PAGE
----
Canada Women Call Off Strike And Resume Training

Canada’s women’s team say they will not go on strike because of threats of legal action by Canada Soccer.

Captain Christine Sinclair said on Friday the team would strike because of concerns over funding cuts and a lack of pay equity.

The team said they would call off the strike as they “cannot afford the risks” any action will entail.

Sinclair said the team were playing the upcoming SheBelieves Cup tournament “in protest”.

Canada will face the United States in the multi-team tournament on 17 February.

joint statement released on Saturday by the players said Canada Soccer had “told us they consider our job action to be an unlawful strike”.

Canada Soccer said it respected the players’ right to organise but they “were not and are not in a legal strike position under Ontario labour law”.

“We are being forced back to work for the short term,” Sinclair wrote on Twitter.

“This is not over. We will continue to fight for everything we deserve and we will win.”

The governing body met with representatives of the women’s player’s union on Saturday.

In a statement released by the Canadian Soccer Players’ Association (CSPA), the players said they would return to training from Sunday.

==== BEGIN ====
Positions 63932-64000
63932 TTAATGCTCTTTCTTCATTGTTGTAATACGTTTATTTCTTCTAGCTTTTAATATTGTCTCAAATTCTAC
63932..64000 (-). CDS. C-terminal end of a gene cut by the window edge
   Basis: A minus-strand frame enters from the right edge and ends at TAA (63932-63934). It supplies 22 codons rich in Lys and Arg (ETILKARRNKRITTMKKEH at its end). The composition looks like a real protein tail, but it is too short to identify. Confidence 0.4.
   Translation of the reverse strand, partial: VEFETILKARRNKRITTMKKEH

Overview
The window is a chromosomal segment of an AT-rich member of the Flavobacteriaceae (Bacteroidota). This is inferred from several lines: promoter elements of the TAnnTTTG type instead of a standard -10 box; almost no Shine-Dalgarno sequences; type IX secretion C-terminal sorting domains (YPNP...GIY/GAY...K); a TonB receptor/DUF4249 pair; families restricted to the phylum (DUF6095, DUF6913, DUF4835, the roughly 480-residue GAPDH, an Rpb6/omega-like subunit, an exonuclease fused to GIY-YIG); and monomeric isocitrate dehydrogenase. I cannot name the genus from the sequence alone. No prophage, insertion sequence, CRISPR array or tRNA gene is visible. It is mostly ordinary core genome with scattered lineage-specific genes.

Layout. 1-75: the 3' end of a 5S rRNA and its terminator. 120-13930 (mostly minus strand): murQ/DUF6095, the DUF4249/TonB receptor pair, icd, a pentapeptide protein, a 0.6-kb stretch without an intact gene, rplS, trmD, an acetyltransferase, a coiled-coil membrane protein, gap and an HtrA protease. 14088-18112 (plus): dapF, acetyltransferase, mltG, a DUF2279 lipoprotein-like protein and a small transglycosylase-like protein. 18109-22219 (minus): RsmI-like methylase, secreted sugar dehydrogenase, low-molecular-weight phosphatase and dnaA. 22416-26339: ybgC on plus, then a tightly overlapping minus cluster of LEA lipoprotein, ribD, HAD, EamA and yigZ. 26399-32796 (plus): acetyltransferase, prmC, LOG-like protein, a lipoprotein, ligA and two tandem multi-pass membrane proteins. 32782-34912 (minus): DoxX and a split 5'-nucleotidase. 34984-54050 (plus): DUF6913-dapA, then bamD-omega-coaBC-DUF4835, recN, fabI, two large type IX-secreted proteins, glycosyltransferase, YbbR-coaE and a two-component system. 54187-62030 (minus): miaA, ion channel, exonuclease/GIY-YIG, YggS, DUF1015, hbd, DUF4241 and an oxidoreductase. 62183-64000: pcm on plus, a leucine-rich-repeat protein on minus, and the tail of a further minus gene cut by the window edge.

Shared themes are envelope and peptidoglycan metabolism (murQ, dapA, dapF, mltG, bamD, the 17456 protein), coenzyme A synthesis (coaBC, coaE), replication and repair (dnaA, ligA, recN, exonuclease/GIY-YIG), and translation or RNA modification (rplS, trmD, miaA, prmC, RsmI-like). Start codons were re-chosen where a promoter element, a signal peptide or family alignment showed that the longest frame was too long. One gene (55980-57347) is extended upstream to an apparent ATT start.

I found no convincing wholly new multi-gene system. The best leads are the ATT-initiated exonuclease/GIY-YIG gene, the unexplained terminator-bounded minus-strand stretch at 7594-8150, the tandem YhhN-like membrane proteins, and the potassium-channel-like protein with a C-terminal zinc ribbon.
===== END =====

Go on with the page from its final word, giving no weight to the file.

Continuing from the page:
However, they emphasised that they still believe the national team programme is “unacceptable” and that Canada Soccer needs to do more to support the players.

“Canada Soccer told us that if we did not return to work – and did not commit today to playing against the United States – they would not only take legal action to force us back to the pitch but would consider taking steps to collect what could be millions of dollars in damages from our players association and from each of the individual players currently in camp,” the statement read.

“As individual players who have received no compensation yet for any of our work for Canada Soccer in 2022, we cannot afford the risks that personal action against us by them will create.

“We continue to believe that unless we stand up together and demand more, nothing will ever change.”

In response, Canada Soccer said it had committed to a “historic comprehensive collective agreement” that would deliver change for the women’s and men’s teams.

“Canada Soccer was not prepared to jeopardise the SheBelieves Cup tournament or the preparation it would afford the women’s national team for the upcoming World Cup,” a statement read.

“Canada Soccer therefore took the necessary steps to ensure that such games will be played as scheduled.

“Canada Soccer is heartened that the women’s team will play as it committed.”

Canada’s men went on strike in June 2022 after accusing the governing body of “disrespect” over World Cup prize money.